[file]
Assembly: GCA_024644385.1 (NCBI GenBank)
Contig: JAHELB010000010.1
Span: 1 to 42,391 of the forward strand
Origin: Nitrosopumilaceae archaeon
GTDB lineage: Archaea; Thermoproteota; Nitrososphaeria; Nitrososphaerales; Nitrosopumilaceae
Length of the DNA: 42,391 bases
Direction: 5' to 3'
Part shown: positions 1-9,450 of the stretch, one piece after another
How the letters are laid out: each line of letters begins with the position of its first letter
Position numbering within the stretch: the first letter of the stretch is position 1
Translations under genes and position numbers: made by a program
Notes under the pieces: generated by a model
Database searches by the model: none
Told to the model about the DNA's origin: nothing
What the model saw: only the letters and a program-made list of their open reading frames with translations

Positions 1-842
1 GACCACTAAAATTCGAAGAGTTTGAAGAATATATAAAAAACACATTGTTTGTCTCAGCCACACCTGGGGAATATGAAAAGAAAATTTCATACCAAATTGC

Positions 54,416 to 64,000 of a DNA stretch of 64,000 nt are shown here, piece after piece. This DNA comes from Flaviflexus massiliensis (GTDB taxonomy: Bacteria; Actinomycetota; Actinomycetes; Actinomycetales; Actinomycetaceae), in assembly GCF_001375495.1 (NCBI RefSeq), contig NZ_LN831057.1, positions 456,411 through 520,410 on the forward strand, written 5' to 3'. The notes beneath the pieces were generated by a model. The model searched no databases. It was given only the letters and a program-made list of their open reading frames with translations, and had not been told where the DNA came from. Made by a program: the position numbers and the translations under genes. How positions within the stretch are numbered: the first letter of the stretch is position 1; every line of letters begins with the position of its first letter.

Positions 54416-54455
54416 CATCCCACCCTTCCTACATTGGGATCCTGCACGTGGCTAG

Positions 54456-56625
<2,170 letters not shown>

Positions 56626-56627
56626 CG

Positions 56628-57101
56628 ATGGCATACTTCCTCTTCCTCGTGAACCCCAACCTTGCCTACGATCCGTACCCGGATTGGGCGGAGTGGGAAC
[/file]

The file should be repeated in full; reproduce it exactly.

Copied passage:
Assembly: GCA_024644385.1 (NCBI GenBank)
Contig: JAHELB010000010.1
Span: 1 to 42,391 of the forward strand
Origin: Nitrosopumilaceae archaeon
GTDB lineage: Archaea; Thermoproteota; Nitrososphaeria; Nitrososphaerales; Nitrosopumilaceae
Length of the DNA: 42,391 bases
Direction: 5' to 3'
Part shown: positions 1-9,450 of the stretch, one piece after another
How the letters are laid out: each line of letters begins with the position of its first letter
Position numbering within the stretch: the first letter of the stretch is position 1
Translations under genes and position numbers: made by a program
Notes under the pieces: generated by a model
Database searches by the model: none
Told to the model about the DNA's origin: nothing
What the model saw: only the letters and a program-made list of their open reading frames with translations

Positions 1-842
1 GACCACTAAAATTCGAAGAGTTTGAAGAATATATAAAAAACACATTGTTTGTCTCAGCCACACCTGGGGAATATGAAAAGAAAATTTCATACCAAATTGC

Positions 54,416 to 64,000 of a DNA stretch of 64,000 nt are shown here, piece after piece. This DNA comes from Flaviflexus massiliensis (GTDB taxonomy: Bacteria; Actinomycetota; Actinomycetes; Actinomycetales; Actinomycetaceae), in assembly GCF_001375495.1 (NCBI RefSeq), contig NZ_LN831057.1, positions 456,411 through 520,410 on the forward strand, written 5' to 3'. The notes beneath the pieces were generated by a model. The model searched no databases. It was given only the letters and a program-made list of their open reading frames with translations, and had not been told where the DNA came from. Made by a program: the position numbers and the translations under genes. How positions within the stretch are numbered: the first letter of the stretch is position 1; every line of letters begins with the position of its first letter.

Positions 54416-54455
54416 CATCCCACCCTTCCTACATTGGGATCCTGCACGTGGCTAG

Positions 54456-56625
<2,170 letters not shown>

Positions 56626-56627
56626 CG

Positions 56628-57101
56628 ATGGCATACTTCCTCTTCCTCGTGAACCCCAACCTTGCCTACGATCCGTACCCGGATTGGGCGGAGTGGGAAC